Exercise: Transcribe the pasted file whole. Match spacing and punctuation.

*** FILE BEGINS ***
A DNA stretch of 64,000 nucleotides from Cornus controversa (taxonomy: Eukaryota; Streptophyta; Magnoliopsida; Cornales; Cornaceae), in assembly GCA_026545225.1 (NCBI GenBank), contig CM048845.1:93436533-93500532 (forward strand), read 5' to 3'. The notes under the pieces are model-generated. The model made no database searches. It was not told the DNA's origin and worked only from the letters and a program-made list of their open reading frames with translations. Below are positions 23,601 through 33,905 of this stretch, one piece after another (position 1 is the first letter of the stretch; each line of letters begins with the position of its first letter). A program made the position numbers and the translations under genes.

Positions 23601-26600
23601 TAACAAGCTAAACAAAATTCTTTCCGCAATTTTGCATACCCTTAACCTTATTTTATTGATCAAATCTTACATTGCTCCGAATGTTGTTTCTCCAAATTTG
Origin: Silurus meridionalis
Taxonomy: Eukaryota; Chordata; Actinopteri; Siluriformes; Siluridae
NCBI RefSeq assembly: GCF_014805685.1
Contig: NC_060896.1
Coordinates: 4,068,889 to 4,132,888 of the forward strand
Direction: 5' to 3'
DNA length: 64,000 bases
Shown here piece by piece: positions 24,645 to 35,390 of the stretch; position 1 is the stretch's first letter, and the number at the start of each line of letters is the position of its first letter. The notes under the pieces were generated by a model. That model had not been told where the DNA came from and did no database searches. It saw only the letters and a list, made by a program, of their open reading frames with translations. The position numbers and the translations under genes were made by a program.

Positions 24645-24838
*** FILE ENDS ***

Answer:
A DNA stretch of 64,000 nucleotides from Cornus controversa (taxonomy: Eukaryota; Streptophyta; Magnoliopsida; Cornales; Cornaceae), in assembly GCA_026545225.1 (NCBI GenBank), contig CM048845.1:93436533-93500532 (forward strand), read 5' to 3'. The notes under the pieces are model-generated. The model made no database searches. It was not told the DNA's origin and worked only from the letters and a program-made list of their open reading frames with translations. Below are positions 23,601 through 33,905 of this stretch, one piece after another (position 1 is the first letter of the stretch; each line of letters begins with the position of its first letter). A program made the position numbers and the translations under genes.

Positions 23601-26600
23601 TAACAAGCTAAACAAAATTCTTTCCGCAATTTTGCATACCCTTAACCTTATTTTATTGATCAAATCTTACATTGCTCCGAATGTTGTTTCTCCAAATTTG
Origin: Silurus meridionalis
Taxonomy: Eukaryota; Chordata; Actinopteri; Siluriformes; Siluridae
NCBI RefSeq assembly: GCF_014805685.1
Contig: NC_060896.1
Coordinates: 4,068,889 to 4,132,888 of the forward strand
Direction: 5' to 3'
DNA length: 64,000 bases
Shown here piece by piece: positions 24,645 to 35,390 of the stretch; position 1 is the stretch's first letter, and the number at the start of each line of letters is the position of its first letter. The notes under the pieces were generated by a model. That model had not been told where the DNA came from and did no database searches. It saw only the letters and a list, made by a program, of their open reading frames with translations. The position numbers and the translations under genes were made by a program.

Positions 24645-24838